Artolution's Syrian Refugee Public Art Initiative

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A girl participating in an Artolution mural project in Azraq Syrian Refugee Camp, summer 2017.

A girl participating in an Artolution mural project in Azraq Syrian Refugee Camp, summer 2017.

The Challenge

As the Syrian War rages on, desperate civilians continue to pour across the borders into neighboring countries. While they have escaped the death and destruction of war, many refugees now find themselves in desolate refugee camps across the region. Other refugees pack into towns and cities, straining services and resources, leading to strained tensions with local populations. Lives are on hold and official work is prohibited. While international humanitarian organizations scramble to provide food, shelter and medical care to refugees, other critical needs often fall through the cracks, such as educational and creative activities for youth to focus on, trauma relief and mentorship programs. There is a lack of arts and culture that enrich the human experience and no platform for refugee voices to reach out to the world to tell their own stories.

Our Impact

To address these issues, Artolution has teamed up with Syrian artists and educators in the Za'atari and Azraq refugee camps in Jordan. Together, they facilitate workshops and public art projects with young refugees. Through discussions and art-making, Syrians explore social issues, their longing to return to Syria, their dreams for the future, and their plight as refugees. In host communities in Jordan, Syrian and Jordanian young people work on collaborative arts-based projects that focus on reducing tensions and promoting social cohesion between these two populations. Hundreds of children have had the opportunity to participate and add their own creativity to murals throughout the Za’atari and Azraq refugee camps and in host communities, bringing color and life to a desolate environment and spreading messages of hope to local residents.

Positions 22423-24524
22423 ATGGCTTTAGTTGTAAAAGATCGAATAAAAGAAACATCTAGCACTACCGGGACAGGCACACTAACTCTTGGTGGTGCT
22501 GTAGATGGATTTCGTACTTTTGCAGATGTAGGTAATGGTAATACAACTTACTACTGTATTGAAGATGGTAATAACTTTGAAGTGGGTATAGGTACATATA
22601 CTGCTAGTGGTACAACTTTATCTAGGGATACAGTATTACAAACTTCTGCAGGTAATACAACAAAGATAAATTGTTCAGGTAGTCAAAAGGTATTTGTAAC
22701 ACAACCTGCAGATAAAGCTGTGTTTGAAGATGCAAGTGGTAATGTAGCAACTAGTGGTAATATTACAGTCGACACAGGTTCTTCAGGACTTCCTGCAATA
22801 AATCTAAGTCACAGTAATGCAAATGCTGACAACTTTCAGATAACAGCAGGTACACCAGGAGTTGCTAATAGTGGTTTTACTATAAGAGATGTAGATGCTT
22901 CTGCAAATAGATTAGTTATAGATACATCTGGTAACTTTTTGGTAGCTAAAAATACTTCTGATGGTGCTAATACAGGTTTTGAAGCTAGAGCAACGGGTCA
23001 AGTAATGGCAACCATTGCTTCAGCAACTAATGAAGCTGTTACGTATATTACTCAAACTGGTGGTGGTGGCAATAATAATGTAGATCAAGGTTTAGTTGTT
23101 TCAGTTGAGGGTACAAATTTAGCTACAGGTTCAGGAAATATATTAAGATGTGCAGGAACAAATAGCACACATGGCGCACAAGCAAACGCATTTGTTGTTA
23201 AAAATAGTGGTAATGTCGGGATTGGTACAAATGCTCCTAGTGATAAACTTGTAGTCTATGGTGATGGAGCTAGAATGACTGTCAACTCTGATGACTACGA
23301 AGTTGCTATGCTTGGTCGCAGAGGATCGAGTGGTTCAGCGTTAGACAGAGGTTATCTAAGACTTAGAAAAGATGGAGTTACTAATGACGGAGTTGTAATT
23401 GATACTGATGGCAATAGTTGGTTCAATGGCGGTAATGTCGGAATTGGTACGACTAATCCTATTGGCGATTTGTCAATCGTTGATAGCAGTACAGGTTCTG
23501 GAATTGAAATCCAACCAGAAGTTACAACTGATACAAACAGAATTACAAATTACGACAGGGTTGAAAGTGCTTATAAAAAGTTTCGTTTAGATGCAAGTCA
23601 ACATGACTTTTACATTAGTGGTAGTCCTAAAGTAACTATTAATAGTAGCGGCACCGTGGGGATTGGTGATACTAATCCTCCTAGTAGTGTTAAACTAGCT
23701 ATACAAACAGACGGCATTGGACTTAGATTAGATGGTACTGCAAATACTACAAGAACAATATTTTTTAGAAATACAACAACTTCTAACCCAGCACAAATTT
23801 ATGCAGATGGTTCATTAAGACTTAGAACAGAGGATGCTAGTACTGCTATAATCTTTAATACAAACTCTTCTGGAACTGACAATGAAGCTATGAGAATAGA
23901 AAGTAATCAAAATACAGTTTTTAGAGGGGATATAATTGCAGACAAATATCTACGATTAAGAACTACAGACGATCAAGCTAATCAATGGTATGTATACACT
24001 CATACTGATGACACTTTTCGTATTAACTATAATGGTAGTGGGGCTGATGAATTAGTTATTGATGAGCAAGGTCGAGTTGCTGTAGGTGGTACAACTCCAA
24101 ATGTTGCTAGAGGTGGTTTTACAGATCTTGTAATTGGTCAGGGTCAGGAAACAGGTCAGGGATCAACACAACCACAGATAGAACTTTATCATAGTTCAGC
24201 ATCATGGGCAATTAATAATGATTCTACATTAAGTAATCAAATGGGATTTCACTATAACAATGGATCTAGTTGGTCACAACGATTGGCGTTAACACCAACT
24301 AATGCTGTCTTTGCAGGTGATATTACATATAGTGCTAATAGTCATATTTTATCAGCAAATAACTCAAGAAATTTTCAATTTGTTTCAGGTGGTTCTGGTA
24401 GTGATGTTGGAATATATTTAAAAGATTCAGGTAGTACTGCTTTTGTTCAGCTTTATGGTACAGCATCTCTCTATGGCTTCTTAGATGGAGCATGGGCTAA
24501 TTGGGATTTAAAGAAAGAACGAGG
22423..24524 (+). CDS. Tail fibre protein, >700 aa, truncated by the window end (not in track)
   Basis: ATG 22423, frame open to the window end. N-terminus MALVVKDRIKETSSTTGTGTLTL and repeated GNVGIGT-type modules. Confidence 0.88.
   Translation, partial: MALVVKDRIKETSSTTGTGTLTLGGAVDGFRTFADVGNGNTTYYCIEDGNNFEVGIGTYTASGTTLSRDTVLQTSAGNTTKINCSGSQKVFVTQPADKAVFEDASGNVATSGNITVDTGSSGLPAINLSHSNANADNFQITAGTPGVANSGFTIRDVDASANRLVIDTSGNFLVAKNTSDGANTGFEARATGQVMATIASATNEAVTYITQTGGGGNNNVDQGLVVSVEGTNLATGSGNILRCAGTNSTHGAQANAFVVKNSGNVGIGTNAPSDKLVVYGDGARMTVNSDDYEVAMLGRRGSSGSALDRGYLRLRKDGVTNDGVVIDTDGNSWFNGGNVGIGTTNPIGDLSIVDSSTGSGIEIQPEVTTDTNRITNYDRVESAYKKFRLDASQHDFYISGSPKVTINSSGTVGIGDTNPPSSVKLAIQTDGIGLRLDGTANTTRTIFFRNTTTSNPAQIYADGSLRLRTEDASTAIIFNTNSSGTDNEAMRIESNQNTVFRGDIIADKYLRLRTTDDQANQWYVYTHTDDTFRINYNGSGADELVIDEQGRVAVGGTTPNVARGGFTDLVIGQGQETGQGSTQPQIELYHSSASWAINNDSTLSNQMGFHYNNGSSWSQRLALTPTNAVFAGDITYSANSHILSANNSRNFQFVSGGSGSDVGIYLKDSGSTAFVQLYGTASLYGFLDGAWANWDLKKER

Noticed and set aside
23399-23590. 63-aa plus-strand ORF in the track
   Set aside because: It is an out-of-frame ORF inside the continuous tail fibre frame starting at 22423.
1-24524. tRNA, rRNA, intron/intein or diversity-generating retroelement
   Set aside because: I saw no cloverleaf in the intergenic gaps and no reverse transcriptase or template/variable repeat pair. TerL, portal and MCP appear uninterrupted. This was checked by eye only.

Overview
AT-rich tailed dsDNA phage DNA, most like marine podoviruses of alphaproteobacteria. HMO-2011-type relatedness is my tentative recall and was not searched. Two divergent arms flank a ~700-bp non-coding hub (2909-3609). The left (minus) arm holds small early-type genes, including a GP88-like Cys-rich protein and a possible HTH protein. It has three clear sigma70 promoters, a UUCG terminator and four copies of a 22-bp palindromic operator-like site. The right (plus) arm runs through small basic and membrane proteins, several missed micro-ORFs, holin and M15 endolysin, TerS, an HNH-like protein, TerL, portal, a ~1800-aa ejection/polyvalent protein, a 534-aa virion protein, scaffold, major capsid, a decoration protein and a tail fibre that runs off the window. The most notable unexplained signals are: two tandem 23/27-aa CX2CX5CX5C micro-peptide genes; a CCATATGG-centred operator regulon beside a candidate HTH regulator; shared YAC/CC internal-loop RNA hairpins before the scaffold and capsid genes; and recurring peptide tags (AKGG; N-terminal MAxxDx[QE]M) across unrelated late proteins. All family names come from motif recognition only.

Artolution supports Syrian refugee artists by providing capacity-building and opportunities to work in their field and to engage the youth in their community. In Za’atari Camp, the Syrian artist collective Jasmine Necklace has co-facilitated community mural and sculpture projects. In Azraq Camp, an artist team led by Mohammed Hassan Ibrahim has engaged dozens of children and teens through public art, and is now developing an arts-based mentorship program with Artolution and the International Rescue Committee (IRC).

Thanks to all our partners: The IRC, Norwegian Refugee Council (NRC), the German organization GIZ, the European Union and UNHCR.

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